Waging the Peace, An Interfaith Exploration

The BeZine folks always have some great content. How could I not pass along a whole issue about Waging Peace (LOVE that phrase!)?

THE POET BY DAY


Later today I’ll post the responses from readers to last Wednesday’s writing prompt, which is usual every Tuesday. Meanwhile . . . 

In December 2015 world events led to a spontaneous eleventh hour special section – Waging the Peace –  in The BeZine, which I edit. This seems a propitious moment to bring to the fore once again those ideas, ideals and experiences shared with us by Rabbi Gershon Steinberg-Caudill, Rev. Ben Meyers, Father Daniel Sormani, C.S. Sp., Sophia Ali-Khan, Israeli-American poet Michael Dickel, and the Venerable Bhikkhu Bodhi. Thanks to all of them and to Carla Prater, the assistant director of Buddhist Global Relief for their contributions to this collection and their assistance. I’ve included links to each of the features in table of contents for Waging the Peace that is below the following introductory remarks.

Rabbi SteinBerg-Caudill (the Interfaith Rabbi) is a teacher who espouses a Jewish Spirituality and Universalist teaching for the…

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We are the World, April version

Mahatma Gandhi and Sarojini Naidu during the S...

Mahatma Gandhi and Sarojini Naidu during the Salt Satyagraha of 1930 (Photo credit: Wikipedia)

I realized today I completely spaced out yesterday about posting for We are the World Blogfest, but I still wanted to add a piece.  Since I’m all about peaceful activism and finding new ways to accomplish change with love and compassion, I was pleased to read this piece in Positive News about a movement for Gentle Protest: https://www.positive.news/2017/society/26751/the-art-of-gentle-protest/

If you’d like to join in with your own post about something positive, add your link here

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J2P Monday: Every breath I take

Facebook tells me I posted this two years ago. I think the message, “BREATHE” can never be offered too much 🙂

Not Just Sassy on the Inside

Instructor de Kundalini yoga practicando Pranayama Pranayama (Photo credit: Wikipedia)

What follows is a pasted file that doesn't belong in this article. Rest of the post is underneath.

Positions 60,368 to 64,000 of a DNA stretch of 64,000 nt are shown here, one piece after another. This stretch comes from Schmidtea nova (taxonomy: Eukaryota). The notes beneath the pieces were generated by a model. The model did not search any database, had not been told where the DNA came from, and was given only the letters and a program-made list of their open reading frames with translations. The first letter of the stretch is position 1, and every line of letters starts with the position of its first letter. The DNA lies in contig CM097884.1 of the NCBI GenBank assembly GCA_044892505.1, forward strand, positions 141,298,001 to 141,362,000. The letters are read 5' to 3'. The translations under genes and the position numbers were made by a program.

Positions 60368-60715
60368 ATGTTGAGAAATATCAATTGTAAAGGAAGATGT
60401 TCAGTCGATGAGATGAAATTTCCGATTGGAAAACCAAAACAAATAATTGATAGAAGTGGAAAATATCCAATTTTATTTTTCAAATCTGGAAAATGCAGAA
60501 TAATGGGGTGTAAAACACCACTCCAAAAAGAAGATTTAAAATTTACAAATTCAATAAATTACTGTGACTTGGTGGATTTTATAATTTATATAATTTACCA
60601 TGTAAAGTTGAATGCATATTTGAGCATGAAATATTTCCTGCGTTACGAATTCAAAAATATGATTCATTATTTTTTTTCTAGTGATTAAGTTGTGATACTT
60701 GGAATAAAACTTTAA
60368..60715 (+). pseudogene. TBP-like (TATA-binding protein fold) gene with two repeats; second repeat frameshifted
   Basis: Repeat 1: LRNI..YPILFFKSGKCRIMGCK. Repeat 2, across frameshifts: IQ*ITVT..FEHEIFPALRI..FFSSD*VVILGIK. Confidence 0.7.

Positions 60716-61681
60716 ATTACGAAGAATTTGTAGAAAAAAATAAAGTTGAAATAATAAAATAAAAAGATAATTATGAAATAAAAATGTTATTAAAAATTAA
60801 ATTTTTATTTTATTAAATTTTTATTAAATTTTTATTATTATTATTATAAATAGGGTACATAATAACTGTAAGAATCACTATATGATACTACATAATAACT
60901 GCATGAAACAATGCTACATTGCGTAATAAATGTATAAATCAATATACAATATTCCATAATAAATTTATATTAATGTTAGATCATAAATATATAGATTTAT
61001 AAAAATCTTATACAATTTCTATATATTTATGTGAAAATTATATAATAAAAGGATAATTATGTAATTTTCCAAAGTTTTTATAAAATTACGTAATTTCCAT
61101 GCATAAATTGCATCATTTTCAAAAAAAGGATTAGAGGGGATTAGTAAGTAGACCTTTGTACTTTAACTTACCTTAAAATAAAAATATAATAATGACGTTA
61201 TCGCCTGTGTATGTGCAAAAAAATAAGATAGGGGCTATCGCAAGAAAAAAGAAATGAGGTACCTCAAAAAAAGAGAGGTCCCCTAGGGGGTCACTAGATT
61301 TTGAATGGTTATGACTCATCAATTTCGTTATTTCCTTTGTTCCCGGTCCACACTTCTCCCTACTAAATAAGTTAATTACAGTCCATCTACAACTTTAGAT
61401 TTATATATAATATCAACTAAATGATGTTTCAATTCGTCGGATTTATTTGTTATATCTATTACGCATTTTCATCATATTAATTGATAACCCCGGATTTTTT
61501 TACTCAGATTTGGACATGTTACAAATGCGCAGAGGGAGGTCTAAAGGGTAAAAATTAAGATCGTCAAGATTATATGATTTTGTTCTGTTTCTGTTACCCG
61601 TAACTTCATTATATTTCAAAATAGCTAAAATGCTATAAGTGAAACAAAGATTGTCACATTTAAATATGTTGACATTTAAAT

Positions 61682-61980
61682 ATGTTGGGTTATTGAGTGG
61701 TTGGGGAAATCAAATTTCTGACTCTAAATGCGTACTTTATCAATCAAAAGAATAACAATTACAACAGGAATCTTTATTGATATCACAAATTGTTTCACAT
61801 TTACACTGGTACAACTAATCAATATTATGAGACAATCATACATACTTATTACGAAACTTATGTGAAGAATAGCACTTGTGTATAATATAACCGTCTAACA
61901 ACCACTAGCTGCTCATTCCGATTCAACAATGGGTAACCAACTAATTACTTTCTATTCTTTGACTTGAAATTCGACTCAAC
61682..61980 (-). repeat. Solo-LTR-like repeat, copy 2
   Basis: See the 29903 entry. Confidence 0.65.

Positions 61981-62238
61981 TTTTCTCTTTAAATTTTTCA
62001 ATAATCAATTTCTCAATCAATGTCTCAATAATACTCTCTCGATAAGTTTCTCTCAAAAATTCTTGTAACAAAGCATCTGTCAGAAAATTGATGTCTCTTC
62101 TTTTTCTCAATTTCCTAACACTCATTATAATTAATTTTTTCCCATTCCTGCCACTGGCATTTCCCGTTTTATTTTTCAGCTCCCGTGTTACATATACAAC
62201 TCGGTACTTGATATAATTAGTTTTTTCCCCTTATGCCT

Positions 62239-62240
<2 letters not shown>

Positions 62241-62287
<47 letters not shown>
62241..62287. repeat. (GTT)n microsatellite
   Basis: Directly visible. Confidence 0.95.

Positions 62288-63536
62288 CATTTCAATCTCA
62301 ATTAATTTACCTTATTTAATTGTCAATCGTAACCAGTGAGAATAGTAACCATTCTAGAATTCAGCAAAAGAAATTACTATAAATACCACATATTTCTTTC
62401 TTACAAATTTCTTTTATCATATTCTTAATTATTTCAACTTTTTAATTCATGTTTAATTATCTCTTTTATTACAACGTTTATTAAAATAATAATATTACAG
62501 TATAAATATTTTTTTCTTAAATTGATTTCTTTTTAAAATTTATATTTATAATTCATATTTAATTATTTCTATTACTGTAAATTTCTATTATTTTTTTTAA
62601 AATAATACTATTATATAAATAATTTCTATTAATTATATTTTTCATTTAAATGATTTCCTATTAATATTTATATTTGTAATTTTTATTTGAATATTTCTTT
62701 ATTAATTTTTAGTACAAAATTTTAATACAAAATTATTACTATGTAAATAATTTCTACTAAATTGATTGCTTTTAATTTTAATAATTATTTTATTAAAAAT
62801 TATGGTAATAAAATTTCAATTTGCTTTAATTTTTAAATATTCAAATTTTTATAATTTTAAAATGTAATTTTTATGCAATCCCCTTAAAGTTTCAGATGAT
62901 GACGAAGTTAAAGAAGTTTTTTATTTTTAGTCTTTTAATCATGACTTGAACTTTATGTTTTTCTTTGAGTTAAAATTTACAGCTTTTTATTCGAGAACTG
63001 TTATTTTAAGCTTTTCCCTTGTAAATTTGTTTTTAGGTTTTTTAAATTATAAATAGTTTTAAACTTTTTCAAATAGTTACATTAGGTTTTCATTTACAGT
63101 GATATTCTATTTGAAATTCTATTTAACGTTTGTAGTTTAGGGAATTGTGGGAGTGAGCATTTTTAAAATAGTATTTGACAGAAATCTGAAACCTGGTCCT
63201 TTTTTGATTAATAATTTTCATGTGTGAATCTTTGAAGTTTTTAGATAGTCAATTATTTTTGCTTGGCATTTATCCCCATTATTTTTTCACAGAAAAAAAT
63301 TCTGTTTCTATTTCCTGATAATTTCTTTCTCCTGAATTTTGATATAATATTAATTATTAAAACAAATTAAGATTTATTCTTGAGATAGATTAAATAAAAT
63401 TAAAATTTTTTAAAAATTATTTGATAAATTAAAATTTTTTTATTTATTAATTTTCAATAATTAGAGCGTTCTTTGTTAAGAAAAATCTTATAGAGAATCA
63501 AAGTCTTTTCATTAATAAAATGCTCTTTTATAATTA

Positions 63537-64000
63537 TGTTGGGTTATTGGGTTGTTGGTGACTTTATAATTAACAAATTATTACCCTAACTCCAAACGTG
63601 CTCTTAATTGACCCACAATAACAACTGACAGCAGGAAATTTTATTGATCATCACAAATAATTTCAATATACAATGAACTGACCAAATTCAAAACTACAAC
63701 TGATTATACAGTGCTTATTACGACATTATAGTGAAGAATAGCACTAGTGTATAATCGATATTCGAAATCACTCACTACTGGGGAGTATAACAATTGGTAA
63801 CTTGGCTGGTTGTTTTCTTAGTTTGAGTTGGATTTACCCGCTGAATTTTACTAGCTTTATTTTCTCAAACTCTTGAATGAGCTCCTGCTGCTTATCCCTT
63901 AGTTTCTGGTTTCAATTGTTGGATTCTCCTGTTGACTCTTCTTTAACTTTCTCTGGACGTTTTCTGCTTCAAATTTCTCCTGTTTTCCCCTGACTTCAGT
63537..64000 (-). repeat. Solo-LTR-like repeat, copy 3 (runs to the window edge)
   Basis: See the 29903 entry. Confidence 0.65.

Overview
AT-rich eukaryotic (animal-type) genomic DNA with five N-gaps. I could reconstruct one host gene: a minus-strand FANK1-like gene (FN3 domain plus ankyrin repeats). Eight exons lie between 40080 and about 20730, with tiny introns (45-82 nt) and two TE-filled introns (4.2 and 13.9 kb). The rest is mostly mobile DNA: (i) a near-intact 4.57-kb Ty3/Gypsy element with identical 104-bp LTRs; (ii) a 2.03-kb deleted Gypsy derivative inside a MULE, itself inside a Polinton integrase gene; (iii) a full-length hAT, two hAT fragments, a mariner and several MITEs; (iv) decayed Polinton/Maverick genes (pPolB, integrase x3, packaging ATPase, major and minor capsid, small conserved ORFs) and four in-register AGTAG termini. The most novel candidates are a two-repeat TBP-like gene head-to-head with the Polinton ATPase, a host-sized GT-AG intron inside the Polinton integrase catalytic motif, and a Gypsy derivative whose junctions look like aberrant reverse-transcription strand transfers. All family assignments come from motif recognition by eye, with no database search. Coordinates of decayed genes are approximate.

Since the big healing experience, I’ve been really aware of my breath and how much more full and complete it feels.  Also want to remind you this is the last week to put up a post about women and/or the Divine Feminine as it relates to peace in the world.

Early in the this journey, the amazing vision therapist Dr. Harry Sirota, noted that I kept holding my breath.  During each of our long, careful appointments he’d keep reminding me to breathe, over and over.  I’d never realized how regularly I caught my breath and held it–all day every day.

Fortunately I was already taking yoga and completed pranayama class not that long before so I started a more regular and expanded pranayama practice.  Alternate nostril breathing was the centerpiece of my practice, but I also stayed conscious of taking full breaths during yoga practice…

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Choosing happiness

Someone posted a clip of Mo Gawdat on Facebook (I have a habit of opening stuff like that in another tab and not viewing until later; then I don’t remember who pointed me there 🙂 ) and his message about happiness turned out to be so in line with things I’ve been thinking.

I particularly love the distinction he makes between fun and happiness — much like my thoughts about over-stimulation often being mistaken for joy.  Though there are longer videos in which he discusses this in greater depth, I purposely chose to use this short clip to make it easier for you to get the gist:

Being Positive, Discovering Issues and the Fine Line Between

Many times over the years I’ve circled around to a contemplation of whether I need to dig around in my past and discover old issues or it would be better to hold positive thoughts.  I’ve wound up after landing for periods of time on both sides, concluding that most of us need a combo.  And maybe there’s a time more for one and a time for the other.

I started off in the “You Create Your Own Reality”, positive-thinking and affirmations mode.  Initially, when I was in total excitement with discovering this whole new way of thinking and being, it worked magically well for me (which certainly fits the theory of the Law of Attraction).  But — at least as I see it — I eventually hit the wall of negative beliefs which permeated my being and it seemed like my spiritual progression ground to a halt.

Still clinging to a belief that this spiritual path offered a better way forward, I kept plugging and wound up being guided to Ellen Margron’s marvelous version of the Fisher-Hoffman Process (Ellen has since died and as far as I’m aware no one else had similarly developed or taken on the longer and more comprehensive process she created).  Massive amounts of digging around in my belief system and releasing (“processing”) beliefs that no longer served me transformed many aspects of my life and I became a firm believer in the need to do some excavating.

Over the years I’ve periodically run into teachers who feel it’s more important to hold positive thoughts and not necessary to examine the past.  Initially I couldn’t even compute what they were trying to say.  I now get it if I think of neural nets.  Creating new positive thoughts and beliefs can build new neural nets and your unconscious will often start taking down the old thinking patterns as it recognizes how much better the new pattern feels– or at least guide you to behave/respond from the newer nets.